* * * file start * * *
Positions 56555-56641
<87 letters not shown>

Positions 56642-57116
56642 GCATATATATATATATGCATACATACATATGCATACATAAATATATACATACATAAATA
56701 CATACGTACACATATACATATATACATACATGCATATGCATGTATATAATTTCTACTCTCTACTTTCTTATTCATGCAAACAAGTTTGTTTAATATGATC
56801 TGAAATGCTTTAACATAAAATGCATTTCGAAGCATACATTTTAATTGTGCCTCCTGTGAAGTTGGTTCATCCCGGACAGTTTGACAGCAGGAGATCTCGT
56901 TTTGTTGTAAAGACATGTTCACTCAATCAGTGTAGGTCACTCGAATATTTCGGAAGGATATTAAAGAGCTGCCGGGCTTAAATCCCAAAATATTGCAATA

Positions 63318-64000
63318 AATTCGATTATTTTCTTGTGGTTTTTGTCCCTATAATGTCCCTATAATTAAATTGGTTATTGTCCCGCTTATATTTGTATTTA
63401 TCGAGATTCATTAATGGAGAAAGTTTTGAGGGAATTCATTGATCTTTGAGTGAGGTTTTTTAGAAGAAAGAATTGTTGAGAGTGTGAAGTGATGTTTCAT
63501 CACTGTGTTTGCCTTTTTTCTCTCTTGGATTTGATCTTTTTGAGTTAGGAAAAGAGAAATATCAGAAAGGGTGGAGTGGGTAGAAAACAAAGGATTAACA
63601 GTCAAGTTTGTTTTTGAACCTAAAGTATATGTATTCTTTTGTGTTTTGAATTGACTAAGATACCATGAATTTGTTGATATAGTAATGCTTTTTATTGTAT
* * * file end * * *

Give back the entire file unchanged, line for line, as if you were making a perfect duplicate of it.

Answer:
Positions 56555-56641
<87 letters not shown>

Positions 56642-57116
56642 GCATATATATATATATGCATACATACATATGCATACATAAATATATACATACATAAATA
56701 CATACGTACACATATACATATATACATACATGCATATGCATGTATATAATTTCTACTCTCTACTTTCTTATTCATGCAAACAAGTTTGTTTAATATGATC
56801 TGAAATGCTTTAACATAAAATGCATTTCGAAGCATACATTTTAATTGTGCCTCCTGTGAAGTTGGTTCATCCCGGACAGTTTGACAGCAGGAGATCTCGT
56901 TTTGTTGTAAAGACATGTTCACTCAATCAGTGTAGGTCACTCGAATATTTCGGAAGGATATTAAAGAGCTGCCGGGCTTAAATCCCAAAATATTGCAATA

Positions 63318-64000
63318 AATTCGATTATTTTCTTGTGGTTTTTGTCCCTATAATGTCCCTATAATTAAATTGGTTATTGTCCCGCTTATATTTGTATTTA
63401 TCGAGATTCATTAATGGAGAAAGTTTTGAGGGAATTCATTGATCTTTGAGTGAGGTTTTTTAGAAGAAAGAATTGTTGAGAGTGTGAAGTGATGTTTCAT
63501 CACTGTGTTTGCCTTTTTTCTCTCTTGGATTTGATCTTTTTGAGTTAGGAAAAGAGAAATATCAGAAAGGGTGGAGTGGGTAGAAAACAAAGGATTAACA
63601 GTCAAGTTTGTTTTTGAACCTAAAGTATATGTATTCTTTTGTGTTTTGAATTGACTAAGATACCATGAATTTGTTGATATAGTAATGCTTTTTATTGTAT